Independent Contractors: Still a Focus for the IRS & States
Independent contractor vs. employee for tax purposes
A factor test to determine wheather a worker is an employee or an independent contractor. No one factor is determinative, and both the nature of the company's business, and the industry standard are taken into account. The factors:
1. Is the worker free from company control regarding how, when and where the work is done?
2. Does the company or the worker decide the order in which tasks are done?
3. Does the worker have the ability to subcontract work, or does the employer hire assistants to help the worker?
4. Does the employer or the worker provide the tools, equipment, and/or supplies necessary to do the work?
5. Does the employer provide training for the worker?
6. Does the worker receive a salary? Does the worker get paid by the hour, day, week?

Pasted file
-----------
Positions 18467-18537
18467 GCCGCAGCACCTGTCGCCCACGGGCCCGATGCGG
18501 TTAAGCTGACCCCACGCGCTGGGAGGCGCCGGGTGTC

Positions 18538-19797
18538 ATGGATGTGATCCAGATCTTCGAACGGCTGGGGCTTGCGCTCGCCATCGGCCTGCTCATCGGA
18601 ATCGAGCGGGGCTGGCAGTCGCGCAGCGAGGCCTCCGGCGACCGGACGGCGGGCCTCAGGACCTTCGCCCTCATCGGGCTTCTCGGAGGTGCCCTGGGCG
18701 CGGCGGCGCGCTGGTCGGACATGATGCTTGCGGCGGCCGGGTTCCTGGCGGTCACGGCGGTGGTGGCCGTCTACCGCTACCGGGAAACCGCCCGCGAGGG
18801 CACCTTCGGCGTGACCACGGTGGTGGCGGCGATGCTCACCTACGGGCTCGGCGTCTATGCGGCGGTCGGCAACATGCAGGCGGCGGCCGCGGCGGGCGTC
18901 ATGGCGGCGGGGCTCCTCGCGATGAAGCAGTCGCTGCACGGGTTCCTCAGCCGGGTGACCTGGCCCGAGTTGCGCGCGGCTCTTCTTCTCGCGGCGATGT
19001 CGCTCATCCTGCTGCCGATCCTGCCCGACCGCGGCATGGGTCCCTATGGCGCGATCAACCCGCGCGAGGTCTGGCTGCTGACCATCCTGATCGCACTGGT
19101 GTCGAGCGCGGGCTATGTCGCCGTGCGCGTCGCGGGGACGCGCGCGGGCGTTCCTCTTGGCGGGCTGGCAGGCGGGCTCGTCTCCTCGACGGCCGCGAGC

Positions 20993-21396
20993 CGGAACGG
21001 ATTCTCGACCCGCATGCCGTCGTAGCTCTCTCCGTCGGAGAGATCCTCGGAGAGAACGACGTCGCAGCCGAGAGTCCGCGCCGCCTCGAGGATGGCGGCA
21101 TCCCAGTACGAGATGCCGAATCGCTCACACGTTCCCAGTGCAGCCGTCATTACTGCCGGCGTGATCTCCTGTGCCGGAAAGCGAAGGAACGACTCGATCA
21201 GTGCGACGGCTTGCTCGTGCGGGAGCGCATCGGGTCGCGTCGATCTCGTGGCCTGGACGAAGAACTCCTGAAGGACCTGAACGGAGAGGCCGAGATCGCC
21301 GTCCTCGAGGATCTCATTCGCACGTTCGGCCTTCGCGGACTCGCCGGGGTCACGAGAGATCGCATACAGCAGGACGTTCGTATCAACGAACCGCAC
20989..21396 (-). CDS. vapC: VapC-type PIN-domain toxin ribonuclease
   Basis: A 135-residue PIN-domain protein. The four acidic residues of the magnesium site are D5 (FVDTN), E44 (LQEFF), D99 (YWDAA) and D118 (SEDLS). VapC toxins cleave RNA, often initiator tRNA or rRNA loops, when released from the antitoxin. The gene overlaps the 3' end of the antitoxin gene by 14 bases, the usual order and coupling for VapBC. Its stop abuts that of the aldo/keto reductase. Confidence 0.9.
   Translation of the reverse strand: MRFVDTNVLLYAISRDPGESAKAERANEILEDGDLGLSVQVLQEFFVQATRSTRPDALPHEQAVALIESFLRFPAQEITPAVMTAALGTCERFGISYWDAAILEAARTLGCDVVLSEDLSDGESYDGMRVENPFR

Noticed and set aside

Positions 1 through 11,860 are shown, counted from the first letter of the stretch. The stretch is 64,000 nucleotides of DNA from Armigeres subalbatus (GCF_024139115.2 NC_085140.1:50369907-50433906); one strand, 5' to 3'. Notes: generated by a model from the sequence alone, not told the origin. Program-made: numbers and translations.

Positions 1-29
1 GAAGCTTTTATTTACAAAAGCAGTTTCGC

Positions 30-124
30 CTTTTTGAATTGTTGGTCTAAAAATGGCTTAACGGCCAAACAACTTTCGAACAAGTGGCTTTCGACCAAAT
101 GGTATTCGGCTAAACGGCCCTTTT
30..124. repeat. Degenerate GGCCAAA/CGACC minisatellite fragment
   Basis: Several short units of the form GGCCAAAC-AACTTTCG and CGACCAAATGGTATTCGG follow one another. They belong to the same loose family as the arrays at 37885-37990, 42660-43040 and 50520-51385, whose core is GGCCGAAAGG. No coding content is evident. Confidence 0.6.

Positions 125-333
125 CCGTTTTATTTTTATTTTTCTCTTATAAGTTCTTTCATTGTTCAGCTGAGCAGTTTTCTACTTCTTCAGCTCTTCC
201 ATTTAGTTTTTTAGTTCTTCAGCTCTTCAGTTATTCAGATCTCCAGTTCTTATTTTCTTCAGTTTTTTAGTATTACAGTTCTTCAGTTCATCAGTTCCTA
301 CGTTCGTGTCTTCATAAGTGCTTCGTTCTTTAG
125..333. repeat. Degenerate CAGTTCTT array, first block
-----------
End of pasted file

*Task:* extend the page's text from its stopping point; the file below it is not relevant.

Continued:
7. Can the worker increase his or her financial gain by working more efficiently?
8. Conversely, does the worker risk losing money if unexpected problems arise?
9. Does the worker provide services to more than one employer, or make the services available to the general public?
10. Does the worker advertise?
11. Does the worker bill the payer?
12. Is the worker a professional?
The IRS might question an employer's classification if: 1) the emplyer reports more independent contractor compensation thatn is standard in the industry; 2) a worker used to recieve W-2s and now receives 1099s; or 3) a worker's income tax return shows he or she received 1099 income from only one employer.
Obviously if the individual incorporates his, her or their business then paying a corporation get rid of the issue.
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